Catechesis on creation is of major importance. It concerns the very foundations of human and Christian life: for it makes explicit the response of the Christian faith to the basic question that men of all times have asked themselves: “Where do we come from?” “Where are we going?” “What is our origin?” “What is our end?” “Where does everything that exists come from and where is it going?” the two questions, the first about the origin and the second about the end, are inseparable. They are decisive for the meaning and orientation of our life and actions.
The question about the origins of the world and of man has been the object of many scientific studies which have splendidly enriched our knowledge of the age and dimensions of the cosmos, the development of life-forms and the appearance of man. These discoveries invite us to even greater admiration for the greatness of the Creator, prompting us to give him thanks for all his works and for the understanding and wisdom he gives to scholars and researchers. With Solomon they can say: “It is he who gave me unerring knowledge of what exists, to know the structure of the world and the activity of the elements. . . for wisdom, the fashioner of all things, taught me.”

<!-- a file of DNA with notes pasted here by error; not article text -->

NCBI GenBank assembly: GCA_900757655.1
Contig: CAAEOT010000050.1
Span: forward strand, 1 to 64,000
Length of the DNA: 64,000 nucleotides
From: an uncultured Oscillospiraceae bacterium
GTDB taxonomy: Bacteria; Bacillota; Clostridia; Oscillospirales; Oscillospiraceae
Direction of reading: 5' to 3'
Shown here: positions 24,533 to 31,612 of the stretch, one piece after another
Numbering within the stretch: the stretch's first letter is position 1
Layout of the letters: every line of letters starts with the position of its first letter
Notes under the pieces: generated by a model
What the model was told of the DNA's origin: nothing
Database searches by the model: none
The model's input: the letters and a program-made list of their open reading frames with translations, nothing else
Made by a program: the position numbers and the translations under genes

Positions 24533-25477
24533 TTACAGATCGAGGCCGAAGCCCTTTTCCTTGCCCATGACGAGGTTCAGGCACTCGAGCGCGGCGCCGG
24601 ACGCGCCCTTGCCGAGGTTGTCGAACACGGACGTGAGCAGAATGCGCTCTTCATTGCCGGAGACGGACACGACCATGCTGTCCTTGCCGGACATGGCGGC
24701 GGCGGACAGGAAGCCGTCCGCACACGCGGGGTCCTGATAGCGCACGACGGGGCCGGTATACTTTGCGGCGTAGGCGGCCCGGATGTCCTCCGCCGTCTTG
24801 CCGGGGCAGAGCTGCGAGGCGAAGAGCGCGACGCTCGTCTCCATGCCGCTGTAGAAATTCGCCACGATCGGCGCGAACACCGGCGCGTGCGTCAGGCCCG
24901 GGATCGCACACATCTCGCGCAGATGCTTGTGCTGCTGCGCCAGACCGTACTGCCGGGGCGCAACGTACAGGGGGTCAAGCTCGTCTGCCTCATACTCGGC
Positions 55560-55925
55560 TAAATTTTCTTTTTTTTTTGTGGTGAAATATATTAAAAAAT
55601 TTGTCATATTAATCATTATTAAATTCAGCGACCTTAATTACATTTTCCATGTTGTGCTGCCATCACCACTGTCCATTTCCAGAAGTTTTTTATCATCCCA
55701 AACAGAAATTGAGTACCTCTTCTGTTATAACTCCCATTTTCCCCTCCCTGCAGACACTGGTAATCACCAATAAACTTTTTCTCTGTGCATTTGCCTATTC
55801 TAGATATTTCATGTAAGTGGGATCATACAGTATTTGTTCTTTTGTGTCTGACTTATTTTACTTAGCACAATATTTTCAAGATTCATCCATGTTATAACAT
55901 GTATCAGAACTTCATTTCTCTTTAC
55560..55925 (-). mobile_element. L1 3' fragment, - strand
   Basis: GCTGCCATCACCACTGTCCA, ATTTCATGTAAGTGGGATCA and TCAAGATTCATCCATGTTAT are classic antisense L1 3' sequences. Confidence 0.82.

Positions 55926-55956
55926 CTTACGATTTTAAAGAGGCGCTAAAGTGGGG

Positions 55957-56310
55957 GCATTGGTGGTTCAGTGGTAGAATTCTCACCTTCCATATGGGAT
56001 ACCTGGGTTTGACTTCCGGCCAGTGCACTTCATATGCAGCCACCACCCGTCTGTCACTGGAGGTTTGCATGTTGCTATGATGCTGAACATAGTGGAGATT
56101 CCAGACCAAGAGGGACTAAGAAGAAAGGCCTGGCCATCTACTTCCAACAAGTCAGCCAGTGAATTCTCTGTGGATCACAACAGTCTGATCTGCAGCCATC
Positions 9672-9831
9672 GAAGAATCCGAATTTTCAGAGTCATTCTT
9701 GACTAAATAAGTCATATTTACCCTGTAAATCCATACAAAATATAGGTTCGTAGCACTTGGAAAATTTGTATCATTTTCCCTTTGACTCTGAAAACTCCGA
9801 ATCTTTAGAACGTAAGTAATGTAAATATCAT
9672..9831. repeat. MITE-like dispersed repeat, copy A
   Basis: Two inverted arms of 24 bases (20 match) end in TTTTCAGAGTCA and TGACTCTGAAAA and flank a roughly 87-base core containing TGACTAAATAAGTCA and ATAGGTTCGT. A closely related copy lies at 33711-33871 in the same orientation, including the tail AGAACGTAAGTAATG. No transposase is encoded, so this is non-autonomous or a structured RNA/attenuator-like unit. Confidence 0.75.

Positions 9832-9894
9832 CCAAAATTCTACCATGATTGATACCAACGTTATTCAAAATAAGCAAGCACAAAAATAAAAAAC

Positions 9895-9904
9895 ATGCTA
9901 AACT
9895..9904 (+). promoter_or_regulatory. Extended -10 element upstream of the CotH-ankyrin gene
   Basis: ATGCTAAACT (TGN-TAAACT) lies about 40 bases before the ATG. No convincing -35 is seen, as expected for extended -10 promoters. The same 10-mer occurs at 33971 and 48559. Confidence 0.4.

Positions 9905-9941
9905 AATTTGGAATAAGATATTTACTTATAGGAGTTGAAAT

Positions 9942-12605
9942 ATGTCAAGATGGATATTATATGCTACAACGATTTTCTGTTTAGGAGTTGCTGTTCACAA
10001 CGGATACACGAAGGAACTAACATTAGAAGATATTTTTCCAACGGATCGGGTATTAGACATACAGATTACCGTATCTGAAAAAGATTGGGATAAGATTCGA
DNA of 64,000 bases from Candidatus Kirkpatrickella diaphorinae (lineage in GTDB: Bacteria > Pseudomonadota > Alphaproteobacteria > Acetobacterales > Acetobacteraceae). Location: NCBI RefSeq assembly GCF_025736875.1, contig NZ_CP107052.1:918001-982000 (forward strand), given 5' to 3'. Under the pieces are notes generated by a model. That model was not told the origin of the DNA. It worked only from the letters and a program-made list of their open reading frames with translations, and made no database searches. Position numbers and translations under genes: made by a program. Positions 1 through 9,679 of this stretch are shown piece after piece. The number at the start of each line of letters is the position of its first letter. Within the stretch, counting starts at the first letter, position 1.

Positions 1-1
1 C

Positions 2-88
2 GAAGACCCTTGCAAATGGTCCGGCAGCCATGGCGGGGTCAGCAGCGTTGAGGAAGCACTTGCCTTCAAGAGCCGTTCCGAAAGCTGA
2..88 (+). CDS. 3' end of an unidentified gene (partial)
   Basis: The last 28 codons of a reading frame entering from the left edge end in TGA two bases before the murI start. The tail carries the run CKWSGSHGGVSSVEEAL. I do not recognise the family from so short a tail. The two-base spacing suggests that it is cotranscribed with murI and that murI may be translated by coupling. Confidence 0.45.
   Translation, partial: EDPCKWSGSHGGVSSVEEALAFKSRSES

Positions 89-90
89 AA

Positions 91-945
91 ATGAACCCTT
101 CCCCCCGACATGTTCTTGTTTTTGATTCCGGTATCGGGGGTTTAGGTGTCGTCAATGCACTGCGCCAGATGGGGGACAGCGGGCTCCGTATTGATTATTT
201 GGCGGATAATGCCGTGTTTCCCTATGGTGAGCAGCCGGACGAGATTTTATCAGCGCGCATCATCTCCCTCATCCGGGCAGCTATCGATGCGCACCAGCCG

The great interest accorded to these studies is strongly stimulated by a question of another order, which goes beyond the proper domain of the natural sciences. It is not only a question of knowing when and how the universe arose physically, or when man appeared, but rather of discovering the meaning of such an origin: is the universe governed by chance, blind fate, anonymous necessity, or by a transcendent, intelligent and good Being called “God”? and if the world does come from God’s wisdom and goodness, why is there evil? Where does it come from? Who is responsible for it? Is there any liberation from it?
From the Catechism of the Catholic Church 282-284